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Section 1.3 Stereographic projection

Subsection 1.3.1 Stereographic projection \(S^1\to \extR\)

Let \(S^1\) denote the unit circle in the \(x,y\)-plane.

\begin{equation} S^1 = \{(x,y)\colon x^2+y^2=1\}\label{s1defn}\tag{1.3.1} \end{equation}

Let \(N=(0,1)\) denote the "north pole" (that is, the point at the "top" of the unit circle). Given a point \(P=(x,y)\neq N\) on the unit circle, let \(s(P)\) denote the intersection of the line \(\overline{NP}\) with the \(x\)-axis. See Figure 1.3.1. The map \(s\colon S^1\setminus \{N\}\to \R\) given by this rule is called stereographic projection. Using similar triangles, it is easy to see that \(s(x,y)=\frac{x}{1-y}\text{.}\)

Figure 1.3.1. Stereographic projection

Draw the relevant similar triangles and verify the formula \(s(x,y) = \frac{x}{1-y}\text{.}\)

We extend stereographic projection to the entire unit circle as follows. We call the set

\begin{equation} \extR=\R\cup \{\infty\}\label{extendedrealsdefn}\tag{1.3.2} \end{equation}

the extended real numbers, where "\(\infty\)" is an element that is not a real number. Now we define stereographic projection \(s\colon S^1 \to \extR\) by

\begin{equation} s(x,y) = \left\{ \begin{array}{cc} \frac{x}{1-y} \amp y\neq 1\\ \infty \amp y=1 \end{array} \right..\label{stereoproj1defn}\tag{1.3.3} \end{equation}

Subsection 1.3.2 Stereographic projection \(S^2\to \extC\)

The definitions in the previous subsection extend naturally to higher dimensions. Here are the details for the main case of interest.

Let \(S^2\) denote the unit sphere in \(\R^3\text{.}\)

\begin{equation} S^2 = \{(a,b,c)\in \R^3\colon a^2+b^2+c^2=1\}\label{s2defn}\tag{1.3.4} \end{equation}

Let \(N=(0,0,1)\) denote the "north pole" (that is, the point at the "top" of the sphere, where the positive \(z\)-axis is "up"). Given a point \(P=(a,b,c)\neq N\) on the unit sphere, let \(s(P)\) denote the intersection of the line \(\overline{NP}\) with the \(x,y\)-plane, which we identify with the complex plane \(\C\text{.}\) See See Figure 1.3.3. The map \(s\colon S^2\setminus \{N\}\to \C\) given by this rule is called stereographic projection. Using similar triangles, it is easy to see that \(s(a,b,c)=\frac{a+ib}{1-c}\text{.}\)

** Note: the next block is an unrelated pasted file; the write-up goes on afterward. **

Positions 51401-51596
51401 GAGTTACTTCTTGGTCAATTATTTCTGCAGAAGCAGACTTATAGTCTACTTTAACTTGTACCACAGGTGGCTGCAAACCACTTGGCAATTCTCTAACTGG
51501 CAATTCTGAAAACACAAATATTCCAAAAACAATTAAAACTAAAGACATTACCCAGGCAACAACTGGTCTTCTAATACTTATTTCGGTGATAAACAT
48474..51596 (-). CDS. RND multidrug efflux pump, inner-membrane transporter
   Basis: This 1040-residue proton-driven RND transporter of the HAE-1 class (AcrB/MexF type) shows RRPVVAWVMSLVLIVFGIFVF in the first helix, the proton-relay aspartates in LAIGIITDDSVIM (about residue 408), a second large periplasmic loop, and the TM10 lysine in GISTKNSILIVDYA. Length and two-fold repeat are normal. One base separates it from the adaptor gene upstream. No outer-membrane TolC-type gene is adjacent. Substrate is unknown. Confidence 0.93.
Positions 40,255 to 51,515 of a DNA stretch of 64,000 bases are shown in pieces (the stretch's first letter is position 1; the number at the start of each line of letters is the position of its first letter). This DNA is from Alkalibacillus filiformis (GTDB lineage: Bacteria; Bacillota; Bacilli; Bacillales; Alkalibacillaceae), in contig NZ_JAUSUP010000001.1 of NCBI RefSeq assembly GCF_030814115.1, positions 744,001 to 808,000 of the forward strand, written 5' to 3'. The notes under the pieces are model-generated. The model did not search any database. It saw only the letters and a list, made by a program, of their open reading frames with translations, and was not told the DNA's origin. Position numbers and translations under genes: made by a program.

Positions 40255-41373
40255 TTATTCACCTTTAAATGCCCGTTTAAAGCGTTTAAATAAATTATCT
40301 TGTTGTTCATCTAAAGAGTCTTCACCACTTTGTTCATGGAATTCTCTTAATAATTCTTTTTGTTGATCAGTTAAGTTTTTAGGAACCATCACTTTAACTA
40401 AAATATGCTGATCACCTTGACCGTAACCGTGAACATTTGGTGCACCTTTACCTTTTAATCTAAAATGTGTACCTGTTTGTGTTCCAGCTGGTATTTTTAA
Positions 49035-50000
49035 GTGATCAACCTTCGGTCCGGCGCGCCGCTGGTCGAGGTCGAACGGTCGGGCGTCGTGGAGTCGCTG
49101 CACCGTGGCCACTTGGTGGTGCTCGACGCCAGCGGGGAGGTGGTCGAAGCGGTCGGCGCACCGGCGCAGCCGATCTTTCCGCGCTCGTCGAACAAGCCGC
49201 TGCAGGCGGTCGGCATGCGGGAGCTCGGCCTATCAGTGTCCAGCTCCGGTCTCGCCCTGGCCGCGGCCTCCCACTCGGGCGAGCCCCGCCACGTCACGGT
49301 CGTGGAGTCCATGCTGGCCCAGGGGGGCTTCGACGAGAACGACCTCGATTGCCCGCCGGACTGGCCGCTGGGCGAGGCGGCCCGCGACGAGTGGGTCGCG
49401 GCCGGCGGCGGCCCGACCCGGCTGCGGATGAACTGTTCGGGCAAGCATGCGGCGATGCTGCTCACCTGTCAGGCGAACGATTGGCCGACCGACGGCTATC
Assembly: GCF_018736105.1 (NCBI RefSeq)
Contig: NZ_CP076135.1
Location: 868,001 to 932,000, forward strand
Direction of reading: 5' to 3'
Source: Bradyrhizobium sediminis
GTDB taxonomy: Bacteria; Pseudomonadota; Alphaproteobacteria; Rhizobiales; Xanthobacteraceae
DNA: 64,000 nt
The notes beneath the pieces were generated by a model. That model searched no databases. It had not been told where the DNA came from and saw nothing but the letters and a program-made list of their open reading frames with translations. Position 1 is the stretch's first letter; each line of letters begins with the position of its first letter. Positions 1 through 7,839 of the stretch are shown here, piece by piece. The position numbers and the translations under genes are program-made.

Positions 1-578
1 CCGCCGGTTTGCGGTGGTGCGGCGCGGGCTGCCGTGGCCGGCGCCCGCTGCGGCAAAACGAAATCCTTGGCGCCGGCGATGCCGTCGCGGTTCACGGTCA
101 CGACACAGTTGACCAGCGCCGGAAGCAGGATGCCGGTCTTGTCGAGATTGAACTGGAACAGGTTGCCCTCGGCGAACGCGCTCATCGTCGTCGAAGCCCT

Figure 1.3.3. Stereographic projection

We extend stereographic projection to the entire unit sphere as follows. We call the set

\begin{equation} \extC=\C\cup \{\infty\}\label{extendedcomplexsdefn}\tag{1.3.5} \end{equation}

the extended complex numbers, where "\(\infty\)" is an element that is not a complex number. Now we define stereographic projection \(s\colon S^2 \to \extC\) by

\begin{equation} s(a,b,c) = \left\{ \begin{array}{cc} \frac{a+ib}{1-c} \amp c\neq 1\\ \infty \amp c=1 \end{array} \right..\label{stereoprojdefn}\tag{1.3.6} \end{equation}

Exercises 1.3.3 Exercises

Formulas for inverse stereographic projection.

It is intuitively clear that stereographic projection is a bijection. Make this rigorous by finding a formula for the inverse.

1.

For \(s\colon S^1\to \extR\text{,}\) find a formula for \(s^{-1}\colon \extR\to S^1\text{.}\) Find \(s^{-1}(3)\text{.}\)

Answer
\begin{equation*} s^{-1}(r) = \begin{cases} \left(\frac{2r}{r^2+1},\frac{r^2-1}{r^2+1}\right) \amp \text{ if } r\neq \infty\\ (0,1)\amp \text{ if } r=\infty \end{cases} \end{equation*}
\(s^{-1}(3) = (3/5,4/5)\)
2.

For \(s\colon S^2\to \extC\text{,}\) find a formula for \(s^{-1}\colon \extC\to S^2\text{.}\) Find \(s^{-1}(3+i)\text{.}\)

Answer
\begin{equation*} s^{-1}(z) = \left(\frac{2\re(z)}{|z|^2+1},\frac{2\im(z)}{|z|^2+1}, \frac{|z|^2-1}{|z|^2+1}\right) \end{equation*}
\(s^{-1}(3+i) = (6/11,2/11,9/11)\)
Conjugate transformations.
Let \(\mu \colon X\to Y\) be a bijective map. We say that maps and \(f\colon X\to X\) and \(g\colon Y\to Y\) are conjugate transformations (with respect to the bijection \(\mu\)) if \(f = \mu^{-1}\circ g\circ \mu\text{.}\)
3.

Show that the maps \(S^1\to S^1\) given by \((x,y)\to (x,-y)\) and \(\extR\to \extR\) given by \(x\to 1/x\) are conjugate transformations with respect to stereographic projection.

4.

Show that the map \(R_{Z,\theta}\colon S^2\to S^2\) given by \((a,b,c)\to (a\cos\theta-b\sin\theta,a\sin\theta+b\cos\theta,c)\) (a rotation about the \(z\)-axis by angle \(\theta\)) and the map \(T_{Z,\theta}\colon \extC\to \extC\) given by \(z\to e^{i\theta}z\) are conjugate transformations with respect stereographic projection.

5.

Show that the map \(R_{X,\pi}\colon S^2\to S^2\) given by \((a,b,c)\to (a,-b,-c)\) (rotation about the \(x\)-axis by \(\pi\) radians) and the map \(T_{X,\pi}\colon \extC\to \extC\) given by \(z\to 1/z\) are conjugate transformations with respect to stereographic projection.

6.

Show that the map \(R_{X,\pi/2}\colon S^2\to S^2\) given by \((a,b,c)\to (a,-c,b)\) (rotation about the \(x\)-axis by \(\pi/2\) radians) and the map \(T_{X,\pi/2}\colon \extC\to \extC\) given by \(z\to \frac{z+i}{iz+1}\) are conjugate transformations with respect to stereographic projection.

7. Projections of endpoints of diameters.

Show that \(s(a,b,c)(s(-a,-b,-c))^\ast=-1\) for any point \((a,b,c)\) in \(S^2\text{.}\) Conversely, suppose that \(zw^\ast=-1\text{.}\) Show that \(s^{-1}(z)=-s^{-1}(w)\text{.}\)